Oxygen-glucose-deprivation (OGD)

The OGD was conducted to recreate hypoxic conditions in vitro. After reaching 80-90% confluence, the cells were washed twice with PBS per well. Thereafter, the cells received glucose-free balanced salt solution BSS0 (116 mM NaCl, 5.4 mM KCl, 10 mM HEPES, 0.8 mM MgSO4, 1 mM NaH2PO4H2O, 26.2 mM NaHCO3, 0.01 mM glycine and 1.8 mM CaCl2, pH 7.2-7.4). The cells were then transferred to the hypoxia chamber (<0.5% O2, 5% CO2, 95% N2, and 70% humidity at 37 °C). To end the hypoxic conditions and to initiate reoxygenation, the cells were taken out of the chamber and the BSS0 was replaced by a standard cell culture medium. EV treatment for the in vitro assays was done both during the OGD and reoxygenation intervals.

EV enrichment from OGD-preconditioned microglia

Primary microglia with an 80-90% confluence underwent a 4-h OGD and 72-h reoxygenation in the complete medium. The complete medium was replaced with the serum-free medium, namely DMEM/F12 (PAN-Biotech, Aidenbach, Germany). After a 24-h incubation, the cell culture supernatant was harvested for the centrifugations at 300 g for 10 min and the following filtration through 0.22 µm pore filters (TPP Techno Plastic Products AG, Trasadingen, Switzerland) to remove debris and larger vesicles. For the ultracentrifugation only method, the conditioned medium was centrifuged for 2 h at 110,000 g to pellet EVs (Optima XPN-80 Ultracentrifuge, BECKMAN COULTER, Brea, California, United States). In this study, EVs were enriched by adapting the polyethylene glycol (PEG) precipitation preparation, as previously described [22, 24, 25]. PEG precipitation was prepared for a final concentration of 10% PEG 6,000 (50% wt/vol; Merck Group, Darmstadt, Germany) and 75 mM NaCl. Afterwards, the mixture was incubated overnight at 4 °C and centrifuged at 4,500 g for 45 min. EV pellets were then resuspended in PBS and collected by ultracentrifugation for 2 h at 110,000 g. An iodixanol gradient centrifugation assess was performed to further purify EVs by collecting the middle fractions, as previously described [22]. The purified pellets were finally dissolved in PBS and stored at -80 °C until further usage. All centrifugation steps were performed at 4 °C. Importantly, the EVs from fifteen bottles of T175 cell culture flasks with 450 mL conditioned medium were diluted in 500 µL of PBS at a concentration 18.6 µg/µL. In this perspective, these EVs were derived from 3 × 108 cell equivalents.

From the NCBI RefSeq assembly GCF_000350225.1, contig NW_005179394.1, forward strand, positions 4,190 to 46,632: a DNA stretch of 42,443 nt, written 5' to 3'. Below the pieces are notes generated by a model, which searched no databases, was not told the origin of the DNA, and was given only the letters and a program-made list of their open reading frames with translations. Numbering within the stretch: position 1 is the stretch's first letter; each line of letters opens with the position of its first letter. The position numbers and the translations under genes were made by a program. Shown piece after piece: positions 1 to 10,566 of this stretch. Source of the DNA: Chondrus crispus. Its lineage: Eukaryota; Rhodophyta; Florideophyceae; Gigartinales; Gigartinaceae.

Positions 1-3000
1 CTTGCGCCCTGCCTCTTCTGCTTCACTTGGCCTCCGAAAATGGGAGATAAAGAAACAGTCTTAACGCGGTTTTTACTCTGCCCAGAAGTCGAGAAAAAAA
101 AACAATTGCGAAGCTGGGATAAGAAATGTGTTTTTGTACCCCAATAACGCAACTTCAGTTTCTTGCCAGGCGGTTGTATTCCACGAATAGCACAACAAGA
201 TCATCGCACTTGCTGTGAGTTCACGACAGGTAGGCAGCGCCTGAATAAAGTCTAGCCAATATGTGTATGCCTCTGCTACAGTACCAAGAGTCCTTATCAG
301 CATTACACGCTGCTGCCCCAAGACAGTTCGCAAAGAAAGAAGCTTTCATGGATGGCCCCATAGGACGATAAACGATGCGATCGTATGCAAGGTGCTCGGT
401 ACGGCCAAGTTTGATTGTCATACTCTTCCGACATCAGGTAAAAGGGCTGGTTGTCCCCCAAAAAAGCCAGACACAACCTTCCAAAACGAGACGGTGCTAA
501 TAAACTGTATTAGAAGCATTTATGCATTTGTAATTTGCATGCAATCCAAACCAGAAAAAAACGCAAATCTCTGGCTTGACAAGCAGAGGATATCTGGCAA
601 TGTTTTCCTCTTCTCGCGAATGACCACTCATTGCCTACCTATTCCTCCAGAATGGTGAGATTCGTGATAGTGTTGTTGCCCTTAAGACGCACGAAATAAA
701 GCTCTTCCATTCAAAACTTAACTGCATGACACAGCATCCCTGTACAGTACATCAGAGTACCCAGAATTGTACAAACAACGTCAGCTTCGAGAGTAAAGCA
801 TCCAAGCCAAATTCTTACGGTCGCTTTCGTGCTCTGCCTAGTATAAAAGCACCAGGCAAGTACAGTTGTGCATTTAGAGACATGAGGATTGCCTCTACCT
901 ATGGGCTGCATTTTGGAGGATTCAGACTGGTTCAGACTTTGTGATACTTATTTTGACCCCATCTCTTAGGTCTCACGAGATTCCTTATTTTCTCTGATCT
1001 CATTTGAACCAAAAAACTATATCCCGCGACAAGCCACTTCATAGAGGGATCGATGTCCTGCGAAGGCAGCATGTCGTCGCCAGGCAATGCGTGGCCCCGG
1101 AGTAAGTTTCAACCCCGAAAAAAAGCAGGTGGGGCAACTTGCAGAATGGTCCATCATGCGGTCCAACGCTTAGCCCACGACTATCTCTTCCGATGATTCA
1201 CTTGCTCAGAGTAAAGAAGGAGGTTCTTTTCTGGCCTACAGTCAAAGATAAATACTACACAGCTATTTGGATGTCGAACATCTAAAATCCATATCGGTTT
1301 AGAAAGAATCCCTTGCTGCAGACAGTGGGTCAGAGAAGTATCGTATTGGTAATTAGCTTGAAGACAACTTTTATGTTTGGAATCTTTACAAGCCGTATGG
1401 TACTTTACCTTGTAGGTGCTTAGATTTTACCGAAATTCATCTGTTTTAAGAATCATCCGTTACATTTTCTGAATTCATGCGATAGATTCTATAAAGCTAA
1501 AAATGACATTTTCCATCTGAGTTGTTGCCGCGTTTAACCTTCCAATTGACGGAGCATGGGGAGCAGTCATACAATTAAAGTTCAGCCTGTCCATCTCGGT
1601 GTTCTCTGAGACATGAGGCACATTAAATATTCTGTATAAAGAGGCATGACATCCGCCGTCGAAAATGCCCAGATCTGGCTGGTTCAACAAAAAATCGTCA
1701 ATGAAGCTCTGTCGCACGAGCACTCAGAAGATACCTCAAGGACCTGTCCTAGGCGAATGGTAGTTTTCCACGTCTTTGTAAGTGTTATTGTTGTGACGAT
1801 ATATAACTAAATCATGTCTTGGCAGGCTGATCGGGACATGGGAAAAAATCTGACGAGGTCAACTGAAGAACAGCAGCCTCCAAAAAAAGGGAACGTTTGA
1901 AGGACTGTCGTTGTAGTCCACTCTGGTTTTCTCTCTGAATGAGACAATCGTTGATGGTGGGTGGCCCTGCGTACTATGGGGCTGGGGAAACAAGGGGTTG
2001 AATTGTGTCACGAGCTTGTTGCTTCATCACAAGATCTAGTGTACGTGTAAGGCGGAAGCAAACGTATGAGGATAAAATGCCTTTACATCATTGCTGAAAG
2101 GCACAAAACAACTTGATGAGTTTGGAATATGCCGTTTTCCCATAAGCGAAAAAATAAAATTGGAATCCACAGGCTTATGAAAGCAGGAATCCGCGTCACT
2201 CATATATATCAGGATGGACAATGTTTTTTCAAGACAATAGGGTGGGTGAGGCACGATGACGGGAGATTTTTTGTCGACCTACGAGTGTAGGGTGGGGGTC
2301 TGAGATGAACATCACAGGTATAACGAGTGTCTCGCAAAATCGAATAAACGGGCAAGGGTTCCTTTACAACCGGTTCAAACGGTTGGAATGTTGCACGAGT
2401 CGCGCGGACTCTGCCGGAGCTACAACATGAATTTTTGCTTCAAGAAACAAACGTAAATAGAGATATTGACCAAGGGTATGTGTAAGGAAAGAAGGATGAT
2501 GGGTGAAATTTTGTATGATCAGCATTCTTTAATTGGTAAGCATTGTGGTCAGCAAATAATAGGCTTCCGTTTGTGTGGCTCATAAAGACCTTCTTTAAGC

Identification and labelling of EVs

Details about transmission electron microscopy (TEM) and nanoparticle tracking analysis (NTA) as given in the Supplementary Materials and Methods S1. EV markers Alix, CD9, CD63, and tumor susceptibility gene 101 (TSG101) were detected by western blot analysis. To confirm that the isolated EVs from hypoxia-preconditioned microglia were internalized by cultured primary astrocytes, fluorescence labeling of EVs was conducted based on a previously described method [22, 25]. The supernatant was incubated with 10 μmol/L DiI (Invitrogen, Carlsbad, USA), a lipophilic membrane dye, at 37 °C for 1 h. DiI-labeled EVs were then isolated by ultracentrifugation at 110,000 g for 2 h at 4 °C. Subsequently, DiI-labeled EVs were incubated with cultured astrocytes for 24 h. The cells were further fixed and stained for observation and analyses purposes.

Cell viability

The colorimetric MTT (Thiazolyl Blue Tetrazolium Bromide, Sigma-Aldrich, St. Louis, MO, USA) assay was adopted to assess cell viability. A reduction of yellow tetrazolium salt (3-(4,5 -dimethylthiazol-2-yl)-2,5-diphenyltetrazolium bromide (MTT) to purple formazan crystals by metabolically active cells is the principle of this colorimetric assay. After OGD and reoxygenation, MTT at the concentration of 0.5 mg/mL was added to the cells. The colorimetric reaction was terminated by the aspiration of the media and replaced with DMSO. Finally, the transfer of the solubilized crystal solution into a 96-well plate was carried out and the absorbance was measured at 565 nm on a Tecan Sunrise Microplate Reader.

Lipopolysaccharide (LPS) activation

To induce inflammatory astrocyte reactivity, LPS was added to the astrocyte culture medium at 1 μg/mL for 24 h prior to the analyses. The time and dosage were based on previous study protocols [26, 27].

Scratch migration assay

The capacity of the astrocyte migration was detected by scratching confluent astrocyte monolayers, as described previously [28]. A scratch was conducted in confluent primary astrocytes using a sterile 10-μl pipette tip across the surface. The cells were washed twice and maintained for an additional 24 h in a culture medium supplemented with the following treatment: vehicle PBS and EVs (1 µg/mL). The movement images of primary astrocytes were taken under light microscopy (Eclipse Ts2R; Nikon, Japan). By determining the mean migration distance of the leading cells in the scratched area; the results were quantified.

In vivo experimental paradigm